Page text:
“Of asphodel, that greeny flower,
    like a buttercup
    upon its branching stem-
    save that it’s green and wooden-
    I come, my sweet,
    to sing to you.”

    I’ve always found the poem mostly impenetrable, and best for the over-analysis of graduate courses, but you can see an excerpt (!) here if you like.

  5. So many engaging sights in this post! I particularly like image #4 of the heathers. There seems to be something magical going on with the focus.

  6. Love the wildflowers, the ponies, the foals, the geese and the squirrel, the clowny-folk and the peacock with the little card! All are smile-bringers. 🙂
    Your photos of the ponies beneath the tree AND the photos of the thatched house and shed are so amazing! Love the texture and “life” in the shed…”if walls could talk”… 🙂
    (((HUGS))) ❤️

  7. It is really annoying when you catch a glimpse of an exciting colour in the undergrowth and then instead of being an exotic wild flower, it turns out to be a drink can. Shooting is too good for litter louts.

  8. Surely the first line of your post today ought to read ‘Early this morning we drove to the Bank to arrange an overdraft before filling up with petrol and shopping at Tescos.’

  9. Love the post box topping… 🙂 and wise cyclists to dismount… And I feel sorry for that horse kitted out in PPE. There use to be one near to us kitted out similar… It always felt so sad when ever I passed it… I know flies can be a nuisance and can cause problems… But I wonder how the poor horse really feels looking through gauze and having its ears covered up.. Made me feel for her/him..
    Wishing you a great weekend Derrick

  10. The thatched cottage of quite ancient construction; and its adjacent shed face with attractive wood, attracted my attention this morning Derrick … ??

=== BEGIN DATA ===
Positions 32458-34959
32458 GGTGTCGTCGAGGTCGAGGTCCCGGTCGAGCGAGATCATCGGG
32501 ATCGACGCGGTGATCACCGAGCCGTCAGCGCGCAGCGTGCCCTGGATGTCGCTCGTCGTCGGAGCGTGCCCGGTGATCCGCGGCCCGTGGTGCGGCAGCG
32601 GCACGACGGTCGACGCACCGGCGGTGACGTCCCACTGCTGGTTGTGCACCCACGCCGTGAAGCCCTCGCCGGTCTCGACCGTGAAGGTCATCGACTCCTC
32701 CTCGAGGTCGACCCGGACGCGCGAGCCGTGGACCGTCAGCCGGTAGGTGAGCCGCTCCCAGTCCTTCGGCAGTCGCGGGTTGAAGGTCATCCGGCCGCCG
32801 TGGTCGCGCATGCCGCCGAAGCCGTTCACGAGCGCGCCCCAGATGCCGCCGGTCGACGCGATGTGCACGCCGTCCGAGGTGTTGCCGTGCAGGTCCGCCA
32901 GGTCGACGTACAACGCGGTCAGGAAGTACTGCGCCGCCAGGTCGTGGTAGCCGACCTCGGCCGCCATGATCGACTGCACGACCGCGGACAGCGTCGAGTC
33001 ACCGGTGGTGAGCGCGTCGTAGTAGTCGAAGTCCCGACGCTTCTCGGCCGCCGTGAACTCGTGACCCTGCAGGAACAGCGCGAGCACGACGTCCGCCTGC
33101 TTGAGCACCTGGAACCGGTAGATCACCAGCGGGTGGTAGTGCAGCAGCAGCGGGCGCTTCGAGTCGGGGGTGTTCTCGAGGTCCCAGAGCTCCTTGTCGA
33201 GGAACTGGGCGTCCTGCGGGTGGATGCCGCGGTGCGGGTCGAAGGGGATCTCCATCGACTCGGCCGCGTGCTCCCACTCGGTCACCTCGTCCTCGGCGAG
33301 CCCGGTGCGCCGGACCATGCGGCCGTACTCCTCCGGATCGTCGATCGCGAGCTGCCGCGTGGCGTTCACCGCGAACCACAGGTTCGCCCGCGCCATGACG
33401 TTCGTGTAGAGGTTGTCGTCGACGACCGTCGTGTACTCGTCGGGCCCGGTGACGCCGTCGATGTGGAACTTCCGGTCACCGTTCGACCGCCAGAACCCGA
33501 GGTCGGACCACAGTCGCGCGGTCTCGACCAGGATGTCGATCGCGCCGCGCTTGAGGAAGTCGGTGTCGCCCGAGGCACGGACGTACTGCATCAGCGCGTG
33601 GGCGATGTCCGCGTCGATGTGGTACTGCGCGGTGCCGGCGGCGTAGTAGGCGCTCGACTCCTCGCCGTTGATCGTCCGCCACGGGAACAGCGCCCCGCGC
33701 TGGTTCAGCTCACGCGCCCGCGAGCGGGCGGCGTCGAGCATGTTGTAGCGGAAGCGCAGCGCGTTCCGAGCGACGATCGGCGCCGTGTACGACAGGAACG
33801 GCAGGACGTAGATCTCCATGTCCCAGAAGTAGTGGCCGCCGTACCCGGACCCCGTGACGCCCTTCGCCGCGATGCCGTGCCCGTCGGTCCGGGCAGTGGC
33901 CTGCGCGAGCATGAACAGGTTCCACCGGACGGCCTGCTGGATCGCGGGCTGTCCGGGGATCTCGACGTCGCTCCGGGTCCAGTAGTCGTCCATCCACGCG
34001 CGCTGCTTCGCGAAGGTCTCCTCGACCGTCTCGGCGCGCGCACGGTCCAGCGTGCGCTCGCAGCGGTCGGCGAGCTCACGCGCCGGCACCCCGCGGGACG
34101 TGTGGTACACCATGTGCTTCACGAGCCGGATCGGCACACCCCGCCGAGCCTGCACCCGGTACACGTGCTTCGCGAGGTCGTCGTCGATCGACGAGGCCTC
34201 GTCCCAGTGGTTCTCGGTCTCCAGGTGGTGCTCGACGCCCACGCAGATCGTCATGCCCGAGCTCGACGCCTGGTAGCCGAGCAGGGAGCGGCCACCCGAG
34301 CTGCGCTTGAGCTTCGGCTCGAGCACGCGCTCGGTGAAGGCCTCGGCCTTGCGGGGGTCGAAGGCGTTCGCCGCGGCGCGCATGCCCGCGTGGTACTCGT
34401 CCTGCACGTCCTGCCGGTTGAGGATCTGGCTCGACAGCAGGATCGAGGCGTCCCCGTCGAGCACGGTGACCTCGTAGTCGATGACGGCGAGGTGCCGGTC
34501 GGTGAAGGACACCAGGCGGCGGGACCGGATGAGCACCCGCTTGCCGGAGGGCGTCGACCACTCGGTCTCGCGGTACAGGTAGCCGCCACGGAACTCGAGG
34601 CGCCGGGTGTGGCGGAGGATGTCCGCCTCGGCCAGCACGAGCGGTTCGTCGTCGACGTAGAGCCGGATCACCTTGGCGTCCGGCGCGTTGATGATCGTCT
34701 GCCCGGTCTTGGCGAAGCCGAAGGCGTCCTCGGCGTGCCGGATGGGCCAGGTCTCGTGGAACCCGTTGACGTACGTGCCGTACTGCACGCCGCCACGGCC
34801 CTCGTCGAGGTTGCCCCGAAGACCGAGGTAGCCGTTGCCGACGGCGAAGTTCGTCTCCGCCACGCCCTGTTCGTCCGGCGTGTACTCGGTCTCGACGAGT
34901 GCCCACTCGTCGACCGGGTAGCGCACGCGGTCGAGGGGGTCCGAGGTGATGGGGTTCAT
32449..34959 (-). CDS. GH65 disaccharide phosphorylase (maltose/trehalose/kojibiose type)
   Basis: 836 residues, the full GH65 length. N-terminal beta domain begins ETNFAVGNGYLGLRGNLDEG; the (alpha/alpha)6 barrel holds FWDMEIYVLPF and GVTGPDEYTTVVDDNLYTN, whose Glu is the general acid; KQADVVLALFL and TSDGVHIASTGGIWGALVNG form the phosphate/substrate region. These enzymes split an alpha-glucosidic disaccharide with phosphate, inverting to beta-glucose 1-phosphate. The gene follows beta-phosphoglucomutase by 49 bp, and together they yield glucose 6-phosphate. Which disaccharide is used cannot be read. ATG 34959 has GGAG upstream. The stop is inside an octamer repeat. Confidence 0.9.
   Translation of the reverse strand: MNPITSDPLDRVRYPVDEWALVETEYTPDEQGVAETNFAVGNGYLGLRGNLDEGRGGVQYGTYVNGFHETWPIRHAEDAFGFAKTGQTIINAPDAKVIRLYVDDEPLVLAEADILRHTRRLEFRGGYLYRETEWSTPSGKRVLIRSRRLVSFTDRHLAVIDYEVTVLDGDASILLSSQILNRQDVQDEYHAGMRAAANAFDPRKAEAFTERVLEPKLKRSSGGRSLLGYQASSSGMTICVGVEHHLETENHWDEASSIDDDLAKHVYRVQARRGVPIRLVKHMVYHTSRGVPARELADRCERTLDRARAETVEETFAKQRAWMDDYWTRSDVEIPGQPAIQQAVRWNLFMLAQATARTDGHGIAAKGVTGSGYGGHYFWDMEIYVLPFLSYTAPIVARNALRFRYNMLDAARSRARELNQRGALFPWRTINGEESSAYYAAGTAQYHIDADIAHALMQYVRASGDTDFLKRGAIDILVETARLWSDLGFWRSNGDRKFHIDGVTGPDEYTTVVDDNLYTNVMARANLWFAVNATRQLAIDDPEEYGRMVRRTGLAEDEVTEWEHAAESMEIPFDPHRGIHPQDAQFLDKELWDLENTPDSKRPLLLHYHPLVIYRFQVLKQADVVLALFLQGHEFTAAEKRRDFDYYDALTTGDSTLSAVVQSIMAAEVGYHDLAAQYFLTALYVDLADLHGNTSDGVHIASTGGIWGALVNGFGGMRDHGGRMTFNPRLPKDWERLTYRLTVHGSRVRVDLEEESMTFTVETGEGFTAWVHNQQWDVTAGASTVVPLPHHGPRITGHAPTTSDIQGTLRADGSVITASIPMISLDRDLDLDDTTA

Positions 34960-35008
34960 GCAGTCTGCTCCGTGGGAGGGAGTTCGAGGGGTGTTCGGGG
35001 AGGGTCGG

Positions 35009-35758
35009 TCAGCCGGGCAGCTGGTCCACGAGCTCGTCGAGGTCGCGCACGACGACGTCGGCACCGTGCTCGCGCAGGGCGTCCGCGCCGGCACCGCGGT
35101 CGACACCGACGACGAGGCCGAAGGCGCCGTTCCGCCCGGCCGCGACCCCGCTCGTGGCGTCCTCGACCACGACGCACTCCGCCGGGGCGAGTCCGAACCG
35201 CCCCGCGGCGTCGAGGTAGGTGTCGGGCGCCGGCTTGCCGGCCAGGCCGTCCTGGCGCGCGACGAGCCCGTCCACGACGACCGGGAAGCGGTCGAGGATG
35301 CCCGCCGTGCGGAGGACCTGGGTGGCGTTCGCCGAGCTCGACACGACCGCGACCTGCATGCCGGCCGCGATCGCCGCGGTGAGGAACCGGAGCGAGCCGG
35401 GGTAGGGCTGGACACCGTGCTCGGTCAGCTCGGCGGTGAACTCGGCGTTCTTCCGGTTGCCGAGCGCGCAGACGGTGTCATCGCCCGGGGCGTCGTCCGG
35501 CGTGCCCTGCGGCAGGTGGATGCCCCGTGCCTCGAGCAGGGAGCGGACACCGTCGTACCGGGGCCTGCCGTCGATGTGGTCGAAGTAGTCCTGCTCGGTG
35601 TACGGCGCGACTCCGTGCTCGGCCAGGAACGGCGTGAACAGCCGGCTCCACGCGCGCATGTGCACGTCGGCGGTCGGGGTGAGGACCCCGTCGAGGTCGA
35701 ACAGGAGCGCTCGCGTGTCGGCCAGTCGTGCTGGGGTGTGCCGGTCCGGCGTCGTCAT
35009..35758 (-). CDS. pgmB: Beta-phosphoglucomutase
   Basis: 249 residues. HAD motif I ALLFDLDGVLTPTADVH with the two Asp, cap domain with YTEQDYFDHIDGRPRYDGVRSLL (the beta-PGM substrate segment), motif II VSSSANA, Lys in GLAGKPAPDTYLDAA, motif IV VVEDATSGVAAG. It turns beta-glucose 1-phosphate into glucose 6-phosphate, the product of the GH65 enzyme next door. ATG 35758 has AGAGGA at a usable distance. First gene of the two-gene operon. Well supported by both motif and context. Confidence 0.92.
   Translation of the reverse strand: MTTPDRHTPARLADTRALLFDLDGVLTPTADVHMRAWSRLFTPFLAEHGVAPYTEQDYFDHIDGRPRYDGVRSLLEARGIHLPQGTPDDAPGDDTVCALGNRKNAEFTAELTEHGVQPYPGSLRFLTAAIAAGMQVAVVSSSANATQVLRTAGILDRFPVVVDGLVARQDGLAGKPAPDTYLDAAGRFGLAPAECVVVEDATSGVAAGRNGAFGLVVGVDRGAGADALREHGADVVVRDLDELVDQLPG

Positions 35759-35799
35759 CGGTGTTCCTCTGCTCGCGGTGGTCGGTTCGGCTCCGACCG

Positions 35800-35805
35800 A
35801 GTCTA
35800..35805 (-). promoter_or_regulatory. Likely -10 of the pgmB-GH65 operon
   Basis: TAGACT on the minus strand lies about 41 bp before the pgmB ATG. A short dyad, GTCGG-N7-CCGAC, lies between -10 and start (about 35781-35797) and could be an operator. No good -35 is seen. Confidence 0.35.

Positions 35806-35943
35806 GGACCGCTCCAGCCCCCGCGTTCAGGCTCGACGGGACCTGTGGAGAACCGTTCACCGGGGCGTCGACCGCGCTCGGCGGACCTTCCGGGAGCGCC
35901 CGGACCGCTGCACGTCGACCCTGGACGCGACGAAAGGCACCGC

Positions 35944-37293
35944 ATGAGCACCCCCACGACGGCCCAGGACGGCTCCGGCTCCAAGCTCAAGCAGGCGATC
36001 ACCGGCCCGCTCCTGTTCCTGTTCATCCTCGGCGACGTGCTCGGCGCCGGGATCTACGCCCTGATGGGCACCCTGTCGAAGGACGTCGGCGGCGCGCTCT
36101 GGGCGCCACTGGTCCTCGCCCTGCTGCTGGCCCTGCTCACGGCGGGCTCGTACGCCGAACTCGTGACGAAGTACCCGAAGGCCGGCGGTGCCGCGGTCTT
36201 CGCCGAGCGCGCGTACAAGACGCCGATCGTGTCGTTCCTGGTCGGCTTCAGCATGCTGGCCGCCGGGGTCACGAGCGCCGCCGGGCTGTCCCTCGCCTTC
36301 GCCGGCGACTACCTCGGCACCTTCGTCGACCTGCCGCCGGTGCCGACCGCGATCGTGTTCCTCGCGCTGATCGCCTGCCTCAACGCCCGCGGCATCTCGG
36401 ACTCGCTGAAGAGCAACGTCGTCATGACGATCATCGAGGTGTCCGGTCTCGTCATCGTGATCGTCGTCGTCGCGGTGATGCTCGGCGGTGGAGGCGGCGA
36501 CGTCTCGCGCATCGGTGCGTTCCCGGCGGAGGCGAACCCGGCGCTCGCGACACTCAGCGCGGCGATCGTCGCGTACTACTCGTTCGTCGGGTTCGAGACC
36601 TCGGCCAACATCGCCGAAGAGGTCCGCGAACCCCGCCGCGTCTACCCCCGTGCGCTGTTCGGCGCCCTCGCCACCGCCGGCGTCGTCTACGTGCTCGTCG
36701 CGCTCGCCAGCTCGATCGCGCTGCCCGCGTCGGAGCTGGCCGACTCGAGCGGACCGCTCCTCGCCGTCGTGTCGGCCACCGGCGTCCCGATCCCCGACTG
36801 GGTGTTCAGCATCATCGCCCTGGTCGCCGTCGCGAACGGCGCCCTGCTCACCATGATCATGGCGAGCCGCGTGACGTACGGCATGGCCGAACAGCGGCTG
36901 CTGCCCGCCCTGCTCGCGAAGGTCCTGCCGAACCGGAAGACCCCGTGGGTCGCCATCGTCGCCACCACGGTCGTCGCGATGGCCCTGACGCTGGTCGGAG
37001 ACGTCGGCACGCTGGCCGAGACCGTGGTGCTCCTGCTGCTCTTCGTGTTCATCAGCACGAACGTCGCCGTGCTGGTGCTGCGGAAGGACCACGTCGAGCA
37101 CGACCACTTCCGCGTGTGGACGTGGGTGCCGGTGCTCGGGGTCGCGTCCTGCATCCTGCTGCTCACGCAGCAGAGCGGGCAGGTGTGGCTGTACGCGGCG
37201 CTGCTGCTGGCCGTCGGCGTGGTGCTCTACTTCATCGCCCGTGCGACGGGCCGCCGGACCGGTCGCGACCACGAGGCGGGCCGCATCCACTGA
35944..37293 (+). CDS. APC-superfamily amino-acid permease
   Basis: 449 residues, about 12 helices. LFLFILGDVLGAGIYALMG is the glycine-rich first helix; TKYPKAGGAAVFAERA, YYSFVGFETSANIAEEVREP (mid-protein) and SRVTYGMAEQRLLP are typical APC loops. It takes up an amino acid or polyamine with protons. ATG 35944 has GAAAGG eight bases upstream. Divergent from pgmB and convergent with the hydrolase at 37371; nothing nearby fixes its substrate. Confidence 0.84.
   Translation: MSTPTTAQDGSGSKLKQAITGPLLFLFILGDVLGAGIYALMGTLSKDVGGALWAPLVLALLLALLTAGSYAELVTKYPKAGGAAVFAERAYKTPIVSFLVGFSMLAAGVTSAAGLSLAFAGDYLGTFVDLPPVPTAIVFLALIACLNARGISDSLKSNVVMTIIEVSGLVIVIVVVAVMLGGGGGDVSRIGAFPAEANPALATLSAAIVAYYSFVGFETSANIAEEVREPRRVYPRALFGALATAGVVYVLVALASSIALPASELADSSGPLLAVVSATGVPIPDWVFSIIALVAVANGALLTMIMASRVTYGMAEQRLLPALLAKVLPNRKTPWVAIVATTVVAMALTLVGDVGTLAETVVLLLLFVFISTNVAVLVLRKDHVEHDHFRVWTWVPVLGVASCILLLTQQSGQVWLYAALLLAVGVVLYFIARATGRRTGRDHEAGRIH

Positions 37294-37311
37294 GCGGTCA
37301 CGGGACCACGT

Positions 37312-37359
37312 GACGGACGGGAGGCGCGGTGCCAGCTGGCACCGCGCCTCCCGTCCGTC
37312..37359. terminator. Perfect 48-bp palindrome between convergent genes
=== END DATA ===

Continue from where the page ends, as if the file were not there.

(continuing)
1. It looked as if it was a cob (mud and straw) construction. Although there is a resurgence of this material this design looked pretty old. Thanks very much, Ivor

  11. I had never heard of ashodel, and found this fascinating information about it: “The ancient Greeks associated it with the death and the underworld, believing there was a meadow of asphodel in Elysian Fields, and considered it sacred to Persephone, goddess of the spring and queen of the underworld.”

  12. This was a wonderful outing in which you captured the beauty of unsung flowers adorning the verges and moorlands. The thatch-work squirrel, decorated post box, skein of geese moulded into a weather vein, cyclists weaving through ponies and the PPE-clad equine dignitary make for a deeply interesting proceeding.

  13. I’m surprised your site hasn’t been picked up as a travel log to advertise England. It is grand.

  14. The postbox decorations are always a cheery sight! The thatched roof with squirrel and flying geese weather vane was also fun to see.

    Have you seen or had any further word on the foal with scours? I hope the little one is doing well.